Trauma came up in my writing circle this morning. As a prompt, I posted a writer’s description of coming home to a completely wrecked house after Hurricane Andrew. I wondered if it would be productive. Was it ever!

So much insight in that group! It is the best thing in my week, week after week. I hesitate to gush, as if doing so would jinx things, but the most amazing words have come spilling out so regularly that I now think of these fellow writers as unstoppable. Unjinxable.

I’ll close with this Apple TV drama recommendation. Eight episodes. Incredible writing. Beautiful cinematography. It has: family secrets, betrayal and redemption, bad parenting, and lots and lots about wine. I love too that a lot of the show is in Japanese or French.

One of the writers also contributed to CALL MY AGENT. That’s the one about a talent agency in Paris. Also very good.

“Riot is the language of the unheard”

Lying on the couch after dinner, half-asleep and wondering when all the shows about WWII will finally dry up, I suddenly remembered the dead robin in my bag. Eek! I’d picked it up on our walk yesterday with the intention of burying her here and then forgotten.

Still in my bag? Sleeved in a newspaper plastic but still. I’m going to California in the morning. Imagine if I’d forgotten it altogether.

I found that butterfly tag in my carryon laptop bag. “Riot is the language of the unheard.” Where did I hear that? A slightly haunting relic of the summer of George Floyd? Does anyone know who said it? [thank you Deb and Nancy. This was said by Reverend Martin Luther King, Jr.]

And, to pick up on Grace’s blog about creative endeavor, there is that question that thrums through the life of a maker. Why? Why do you do it? In particular, what is the point of all these collages, many of which exist purely in ones and zeroes on a screen?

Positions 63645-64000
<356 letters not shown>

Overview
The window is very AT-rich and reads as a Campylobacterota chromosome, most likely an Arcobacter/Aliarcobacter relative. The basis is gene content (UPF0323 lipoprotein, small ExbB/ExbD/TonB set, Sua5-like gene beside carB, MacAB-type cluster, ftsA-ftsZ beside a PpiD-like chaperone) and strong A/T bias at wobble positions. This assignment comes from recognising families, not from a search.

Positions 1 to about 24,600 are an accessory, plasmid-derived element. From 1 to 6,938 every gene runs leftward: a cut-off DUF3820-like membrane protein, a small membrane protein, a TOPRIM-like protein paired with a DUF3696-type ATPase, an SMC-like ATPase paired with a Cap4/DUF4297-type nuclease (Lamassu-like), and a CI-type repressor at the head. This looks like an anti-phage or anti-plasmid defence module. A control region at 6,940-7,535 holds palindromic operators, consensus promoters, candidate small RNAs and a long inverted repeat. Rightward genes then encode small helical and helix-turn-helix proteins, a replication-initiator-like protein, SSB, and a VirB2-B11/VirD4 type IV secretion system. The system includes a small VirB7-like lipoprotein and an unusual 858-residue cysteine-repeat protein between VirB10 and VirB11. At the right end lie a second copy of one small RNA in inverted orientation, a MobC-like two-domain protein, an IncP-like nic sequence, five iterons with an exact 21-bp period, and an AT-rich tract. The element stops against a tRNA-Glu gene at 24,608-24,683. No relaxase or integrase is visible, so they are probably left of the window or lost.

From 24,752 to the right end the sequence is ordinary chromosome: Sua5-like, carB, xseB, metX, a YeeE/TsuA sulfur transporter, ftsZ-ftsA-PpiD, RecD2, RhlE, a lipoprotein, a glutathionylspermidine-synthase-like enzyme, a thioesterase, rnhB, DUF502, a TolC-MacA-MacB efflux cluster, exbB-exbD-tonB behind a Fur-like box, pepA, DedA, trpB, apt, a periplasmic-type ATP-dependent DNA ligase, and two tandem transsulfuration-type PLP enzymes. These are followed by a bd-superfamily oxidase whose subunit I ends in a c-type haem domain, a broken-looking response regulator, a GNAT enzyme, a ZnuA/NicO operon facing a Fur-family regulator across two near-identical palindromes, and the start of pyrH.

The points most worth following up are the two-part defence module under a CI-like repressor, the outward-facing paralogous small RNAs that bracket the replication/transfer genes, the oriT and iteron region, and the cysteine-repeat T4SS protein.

This one is paper, but uses a print out of a digital collage in the background (me, peeking out above the book).

One thing I said in the comments is that there are very few things I do in life that don’t require overcoming resistance. Ugh. This again? Working with pattern in cloth and collage is not like that. I just find myself doing it. For that reason alone it’s a valuable, ongoing exercise.

There’s more to say about this, but as Jude recently noted on her blog, maybe the saying matters a whole lot less than simply continuing.

Right now, I’m “getting” scenes about some characters living in Boulder during the pandemic. I have no idea yet whether this is a viable project. There are ecstatic dancers who appear and disappear (all women) and no one knows what to make of them. There is a feral boy who lives deep in the woods. There’s a mom and her three kids, one of who is decompensating (again). Her middle child is a lawyer working for a social justice group that objects to decisions being made about the former bomb factory at Rocky Flats (turn plutonium-contaminated land into a public park? Really?)

I share this because, like the collages, the scenes keep coming whether I want them to or not. I’m sure Deb can speak to this.

Okay. Off to give Ken a tour of recently planted perennials so he knows what to water in my absence. Mostly divided hosta. Oh those reliable and prodigious hosta!